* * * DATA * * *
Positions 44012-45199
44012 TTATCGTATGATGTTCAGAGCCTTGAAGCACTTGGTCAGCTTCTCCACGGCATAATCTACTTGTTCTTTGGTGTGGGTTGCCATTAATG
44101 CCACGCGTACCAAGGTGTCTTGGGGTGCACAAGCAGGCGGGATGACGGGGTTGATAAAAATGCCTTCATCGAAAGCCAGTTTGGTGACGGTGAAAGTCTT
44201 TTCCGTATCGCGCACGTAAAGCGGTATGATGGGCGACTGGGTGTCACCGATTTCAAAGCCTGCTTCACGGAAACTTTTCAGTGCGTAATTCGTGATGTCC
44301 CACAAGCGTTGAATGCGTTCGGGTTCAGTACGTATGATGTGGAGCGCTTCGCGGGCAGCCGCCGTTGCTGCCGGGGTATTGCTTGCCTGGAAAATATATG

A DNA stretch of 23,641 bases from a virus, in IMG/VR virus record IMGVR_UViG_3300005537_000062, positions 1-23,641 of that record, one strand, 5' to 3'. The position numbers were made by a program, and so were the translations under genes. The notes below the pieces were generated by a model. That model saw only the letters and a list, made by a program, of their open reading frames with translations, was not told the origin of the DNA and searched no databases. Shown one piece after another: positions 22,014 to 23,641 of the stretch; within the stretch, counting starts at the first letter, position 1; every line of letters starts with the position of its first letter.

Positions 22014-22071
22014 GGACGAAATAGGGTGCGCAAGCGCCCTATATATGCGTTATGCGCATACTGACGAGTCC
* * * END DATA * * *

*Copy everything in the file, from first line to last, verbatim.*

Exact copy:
Positions 44012-45199
44012 TTATCGTATGATGTTCAGAGCCTTGAAGCACTTGGTCAGCTTCTCCACGGCATAATCTACTTGTTCTTTGGTGTGGGTTGCCATTAATG
44101 CCACGCGTACCAAGGTGTCTTGGGGTGCACAAGCAGGCGGGATGACGGGGTTGATAAAAATGCCTTCATCGAAAGCCAGTTTGGTGACGGTGAAAGTCTT
44201 TTCCGTATCGCGCACGTAAAGCGGTATGATGGGCGACTGGGTGTCACCGATTTCAAAGCCTGCTTCACGGAAACTTTTCAGTGCGTAATTCGTGATGTCC
44301 CACAAGCGTTGAATGCGTTCGGGTTCAGTACGTATGATGTGGAGCGCTTCGCGGGCAGCCGCCGTTGCTGCCGGGGTATTGCTTGCCTGGAAAATATATG

A DNA stretch of 23,641 bases from a virus, in IMG/VR virus record IMGVR_UViG_3300005537_000062, positions 1-23,641 of that record, one strand, 5' to 3'. The position numbers were made by a program, and so were the translations under genes. The notes below the pieces were generated by a model. That model saw only the letters and a list, made by a program, of their open reading frames with translations, was not told the origin of the DNA and searched no databases. Shown one piece after another: positions 22,014 to 23,641 of the stretch; within the stretch, counting starts at the first letter, position 1; every line of letters starts with the position of its first letter.

Positions 22014-22071
22014 GGACGAAATAGGGTGCGCAAGCGCCCTATATATGCGTTATGCGCATACTGACGAGTCC